Becca had come to visit me for two weeks from Scotland but I suggested we go somewhere else rather than limit ourselves to Melbourne. Of course, it had to be Sydney. Becca is a chemist by brain and I had already decided weeks ago that she would be responsible for navigation in Sydney. She didn’t seem to mind, not even when I would play “Backseat Driver” and challenge her anyway. “Are you sure, Becca? Are you sure it’s North? Cause I think it’s Direction Blue, near the pointy thingy.” She would be right of course, and exclaimed at one point (in Melb) “This is why we don’t give Leah the map.” I agree. I wholeheartedly agree.


We saw lots of these weird birds. Less aggressive than pigeons but wanting our meat pies nonetheless.

She put up with me anyway, even when I had low blood sugar levels and little sleep (She’s a keeper!). We wound our way through the city, going from harbour to quay to pier and back again. The Opera House was stunning; did you know it is tiled? We picked restaurants by the size of their seafood platters and wine bars by the length of their happy hours. The seafood was out of this world. We went to five beaches in all, including lovely Manly Beach (our fave) and the [in]famous Bondi. We walked several kilometers a day in 20-22C and sun. We went to many markets, our favourite being the Manly markets. Not the touristy ones, but the one that just happens to be once a month at the local public school. We bought heaps of stuff there for next to nothing. One of those friendly, down-to-Earth places (and prices) that there are less and less of these days. Every stall had a friendly face and it took us ages just to get through the whole place.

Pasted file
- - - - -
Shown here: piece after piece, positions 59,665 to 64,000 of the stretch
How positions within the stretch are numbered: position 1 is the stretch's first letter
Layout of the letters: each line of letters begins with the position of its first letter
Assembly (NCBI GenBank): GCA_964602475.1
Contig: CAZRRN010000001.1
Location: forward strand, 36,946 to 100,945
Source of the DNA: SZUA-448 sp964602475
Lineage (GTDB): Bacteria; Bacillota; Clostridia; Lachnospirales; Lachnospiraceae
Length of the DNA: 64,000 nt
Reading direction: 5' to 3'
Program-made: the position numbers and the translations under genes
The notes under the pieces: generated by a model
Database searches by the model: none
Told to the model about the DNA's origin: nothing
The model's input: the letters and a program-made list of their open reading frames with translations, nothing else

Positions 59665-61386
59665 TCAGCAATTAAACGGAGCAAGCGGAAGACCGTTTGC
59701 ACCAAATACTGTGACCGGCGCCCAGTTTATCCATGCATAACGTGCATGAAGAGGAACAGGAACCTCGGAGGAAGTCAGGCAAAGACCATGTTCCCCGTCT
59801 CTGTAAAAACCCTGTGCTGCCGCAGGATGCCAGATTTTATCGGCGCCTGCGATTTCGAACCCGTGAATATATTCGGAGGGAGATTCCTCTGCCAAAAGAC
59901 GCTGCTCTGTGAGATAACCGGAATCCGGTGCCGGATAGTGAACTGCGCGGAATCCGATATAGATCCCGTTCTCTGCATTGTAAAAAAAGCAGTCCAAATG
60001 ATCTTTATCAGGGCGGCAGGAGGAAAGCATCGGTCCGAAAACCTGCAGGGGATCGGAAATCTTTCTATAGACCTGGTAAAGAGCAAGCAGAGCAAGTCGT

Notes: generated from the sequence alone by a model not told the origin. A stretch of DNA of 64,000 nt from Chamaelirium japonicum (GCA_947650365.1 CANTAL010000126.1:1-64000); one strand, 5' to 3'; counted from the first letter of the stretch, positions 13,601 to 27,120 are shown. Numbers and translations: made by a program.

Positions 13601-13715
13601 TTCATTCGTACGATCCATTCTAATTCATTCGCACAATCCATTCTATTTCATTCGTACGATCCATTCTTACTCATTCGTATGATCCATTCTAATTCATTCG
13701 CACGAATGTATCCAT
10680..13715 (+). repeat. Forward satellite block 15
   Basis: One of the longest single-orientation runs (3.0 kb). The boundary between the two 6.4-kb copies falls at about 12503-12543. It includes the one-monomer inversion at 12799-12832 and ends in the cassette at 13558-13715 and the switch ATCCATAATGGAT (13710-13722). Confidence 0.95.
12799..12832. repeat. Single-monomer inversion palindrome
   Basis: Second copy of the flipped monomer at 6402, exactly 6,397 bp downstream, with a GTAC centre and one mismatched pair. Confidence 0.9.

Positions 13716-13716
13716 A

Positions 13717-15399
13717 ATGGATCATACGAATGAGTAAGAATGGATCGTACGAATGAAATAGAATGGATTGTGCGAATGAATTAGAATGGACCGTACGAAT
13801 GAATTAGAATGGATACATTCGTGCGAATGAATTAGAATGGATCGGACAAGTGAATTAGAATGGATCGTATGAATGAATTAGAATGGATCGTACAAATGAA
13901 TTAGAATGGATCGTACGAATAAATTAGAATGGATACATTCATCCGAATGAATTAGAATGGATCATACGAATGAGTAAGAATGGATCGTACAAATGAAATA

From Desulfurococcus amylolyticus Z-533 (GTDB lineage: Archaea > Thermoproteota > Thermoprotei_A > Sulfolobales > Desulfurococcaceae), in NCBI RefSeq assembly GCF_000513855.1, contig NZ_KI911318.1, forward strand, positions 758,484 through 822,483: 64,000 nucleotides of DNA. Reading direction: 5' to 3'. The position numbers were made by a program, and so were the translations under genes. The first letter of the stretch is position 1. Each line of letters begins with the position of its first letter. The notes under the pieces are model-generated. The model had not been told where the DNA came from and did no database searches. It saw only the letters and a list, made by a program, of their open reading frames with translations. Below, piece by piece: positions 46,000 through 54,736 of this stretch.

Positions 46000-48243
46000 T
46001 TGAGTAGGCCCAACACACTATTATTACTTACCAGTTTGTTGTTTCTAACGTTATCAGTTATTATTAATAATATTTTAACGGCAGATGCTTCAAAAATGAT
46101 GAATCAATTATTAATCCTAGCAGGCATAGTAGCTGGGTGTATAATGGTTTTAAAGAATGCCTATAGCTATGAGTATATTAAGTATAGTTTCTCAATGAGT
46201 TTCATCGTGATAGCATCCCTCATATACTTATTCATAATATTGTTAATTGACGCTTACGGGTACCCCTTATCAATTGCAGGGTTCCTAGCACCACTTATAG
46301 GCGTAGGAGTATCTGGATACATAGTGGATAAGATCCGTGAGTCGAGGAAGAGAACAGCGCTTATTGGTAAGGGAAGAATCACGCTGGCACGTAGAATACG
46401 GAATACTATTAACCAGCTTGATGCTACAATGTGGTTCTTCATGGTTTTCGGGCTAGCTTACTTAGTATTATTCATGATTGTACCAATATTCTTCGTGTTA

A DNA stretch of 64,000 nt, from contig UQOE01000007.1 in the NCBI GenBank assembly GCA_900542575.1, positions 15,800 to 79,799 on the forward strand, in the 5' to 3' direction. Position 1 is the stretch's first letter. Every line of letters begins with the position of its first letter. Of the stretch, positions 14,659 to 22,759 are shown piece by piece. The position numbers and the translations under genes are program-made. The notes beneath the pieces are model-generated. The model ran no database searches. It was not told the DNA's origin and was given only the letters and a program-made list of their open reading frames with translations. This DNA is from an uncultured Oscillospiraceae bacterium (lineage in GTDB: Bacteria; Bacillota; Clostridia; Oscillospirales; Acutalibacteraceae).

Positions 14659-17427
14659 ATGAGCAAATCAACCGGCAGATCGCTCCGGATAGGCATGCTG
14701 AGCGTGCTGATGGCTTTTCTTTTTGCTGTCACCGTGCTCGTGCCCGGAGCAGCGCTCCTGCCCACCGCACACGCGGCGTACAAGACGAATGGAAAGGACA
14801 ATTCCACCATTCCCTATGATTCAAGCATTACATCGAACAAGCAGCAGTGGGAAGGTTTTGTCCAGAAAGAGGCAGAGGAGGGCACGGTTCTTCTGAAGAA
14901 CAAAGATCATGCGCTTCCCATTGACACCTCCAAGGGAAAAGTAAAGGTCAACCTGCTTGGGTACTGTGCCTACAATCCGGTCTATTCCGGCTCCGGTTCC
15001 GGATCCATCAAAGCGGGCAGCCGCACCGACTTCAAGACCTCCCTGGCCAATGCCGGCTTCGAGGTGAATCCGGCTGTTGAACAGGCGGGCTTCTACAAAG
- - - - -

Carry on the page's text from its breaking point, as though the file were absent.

On the last day we finally took advantage of the free CBD shuttle bus. Why had we not thought of this before? Ah, because it requires extra navigation and negotiation! THAT’s why! 😉 Is the stop symbol to the left of the Hilton hotel or to the right? We agreed; the bus driver did not. Is it stopping where the other ones go? No? Shall we run or wait? Ah fck it; let’s just walk!!

We stayed at a great hotel downtown and were therefore able to hop around and come & go as we pleased. The public transport didn’t seem as sophisticated as in Melbourne, but for a weekend in the downtown area, we did alright. I absolutely am going back to Sydney; it’s just a question of when…

That Melbourne Wind

Oh, so that’s what they mean by Melbourne wind!

Today was windy. In fact, it’s 2am, and through my widow I hear buildings protesting and a hollow wind through the branches.

In Iowa, it was typically windy. It wasn’t a prime landscape to bike, to wear dresses, to cross country ski….etc. My moms car door twice needed repairs because she left it open and a gust came. And that was just the one car. However, it still didn’t occur to me that silence could really envelope a place until (Eastern) Norway.

Whenever it is windy in Oslo, it is practically in the news, and for legit reasons. It IS annoying, not because (we’re) simply not used to it, but because it disrupts life so much more. We DO walk and bike everywhere, wear flowy skirts, and cross country ski! I am reliant on umbrellas most days and if it is windy, I can’t use one.

Faced with packing a suitcase for Melbourne, two things were made clear to me: it rains a lot, and is windy.